The Boston Phoenix November 16 - 23, 2000


The Mod Squad

With Congress split down the middle, New England's block of moderate senators will be more influential than ever

After Arizona Senator John McCain trounced Texas governor George W. Bush in the New Hampshire and Massachusetts primaries, all the national pundits dismissed New England as a political anomaly. They were right -- just look at the region's odd mix of liberal Democratic and moderate Republican senators, with a socialist congressman and independent governor thrown in. But with the Senate deadlocked and the presidential popular vote split 48-48, New England-style politics could come back in vogue for the nation as a whole.

However the current battle over Florida is resolved, one fact will remain unaltered: the new president will face the most evenly divided Senate in recent history. If George W. Bush becomes president and Democrat Maria Cantwell prevails in Washington state, the Senate will be split 50-50. If Al Gore becomes president, a Republican replaces Joseph Lieberman in his Connecticut Senate seat, and Cantwell loses, Republicans will hold only a 52-48 margin in the Senate. In either case, the members of New England's Senate delegation will gain more clout.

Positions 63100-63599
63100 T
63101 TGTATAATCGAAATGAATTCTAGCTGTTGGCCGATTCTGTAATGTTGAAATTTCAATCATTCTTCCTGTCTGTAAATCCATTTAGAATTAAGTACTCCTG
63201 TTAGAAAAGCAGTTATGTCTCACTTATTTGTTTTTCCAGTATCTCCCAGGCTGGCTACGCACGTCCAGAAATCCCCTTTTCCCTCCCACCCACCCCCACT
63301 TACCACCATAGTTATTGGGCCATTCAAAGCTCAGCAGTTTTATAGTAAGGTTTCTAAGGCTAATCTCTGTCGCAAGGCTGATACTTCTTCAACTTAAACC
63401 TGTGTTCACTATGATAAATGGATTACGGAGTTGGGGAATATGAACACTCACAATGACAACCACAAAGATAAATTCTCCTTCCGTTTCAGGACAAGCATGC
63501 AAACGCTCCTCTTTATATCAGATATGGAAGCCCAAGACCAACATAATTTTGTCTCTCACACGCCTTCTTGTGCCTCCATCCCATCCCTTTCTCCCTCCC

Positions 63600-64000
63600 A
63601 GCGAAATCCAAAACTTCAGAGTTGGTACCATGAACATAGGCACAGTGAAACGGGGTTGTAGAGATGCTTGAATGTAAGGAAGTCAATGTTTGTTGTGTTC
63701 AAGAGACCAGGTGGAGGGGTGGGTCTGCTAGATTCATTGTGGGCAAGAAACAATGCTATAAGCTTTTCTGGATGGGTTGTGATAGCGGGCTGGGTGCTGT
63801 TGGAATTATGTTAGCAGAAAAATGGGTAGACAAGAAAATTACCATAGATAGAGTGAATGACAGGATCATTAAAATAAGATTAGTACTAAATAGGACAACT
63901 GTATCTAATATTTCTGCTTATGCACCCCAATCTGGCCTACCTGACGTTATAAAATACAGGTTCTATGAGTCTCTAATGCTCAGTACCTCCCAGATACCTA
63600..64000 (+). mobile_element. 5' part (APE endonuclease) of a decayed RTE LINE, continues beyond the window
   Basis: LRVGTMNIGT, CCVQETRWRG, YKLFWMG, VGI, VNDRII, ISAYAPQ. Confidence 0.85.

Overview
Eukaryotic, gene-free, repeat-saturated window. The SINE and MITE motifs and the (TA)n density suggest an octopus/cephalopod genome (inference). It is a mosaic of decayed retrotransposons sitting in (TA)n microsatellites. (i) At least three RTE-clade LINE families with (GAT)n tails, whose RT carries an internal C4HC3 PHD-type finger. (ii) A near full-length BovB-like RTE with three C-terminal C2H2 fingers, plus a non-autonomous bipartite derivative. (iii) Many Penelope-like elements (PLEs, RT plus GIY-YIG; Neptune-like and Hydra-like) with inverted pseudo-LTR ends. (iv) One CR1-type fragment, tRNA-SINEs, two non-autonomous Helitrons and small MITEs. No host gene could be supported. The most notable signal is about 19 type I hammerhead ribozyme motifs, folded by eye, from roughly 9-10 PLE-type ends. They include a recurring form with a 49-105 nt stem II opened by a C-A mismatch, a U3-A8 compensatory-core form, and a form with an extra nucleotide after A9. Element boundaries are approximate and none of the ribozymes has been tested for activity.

New England's senatorial muscle will become stronger in two ways. First, the block of moderate New England Republicans -- Lincoln Chafee of Rhode Island, Susan Collins and Olympia Snowe of Maine, and Jim Jeffords of Vermont -- will hold the balance of the Senate, meaning that both sides will try to woo their votes. Second, Massachusetts's seasoned senators -- John Kerry and Ted Kennedy -- will be able to use their seniority and their skills to push their respective agendas forward and reap goodies for the region.

But much more than Senate inside baseball is at stake. The New England senators will be at the crux of legislation involving education, health-care reform, and Social Security. And the new president will have to be especially mindful that moderate Republicans probably will not approve judicial appointments they see as too extreme on the right or the left.

"Four of the most important people in the Senate are going to be Snowe, Collins, Jeffords, and Chafee," says Peter Meade, a Boston-based political analyst. "If you're a Republican putting something together, you want to make sure you keep them on the reservation. If you're a Democrat trying to do something, you want to make sure you get them."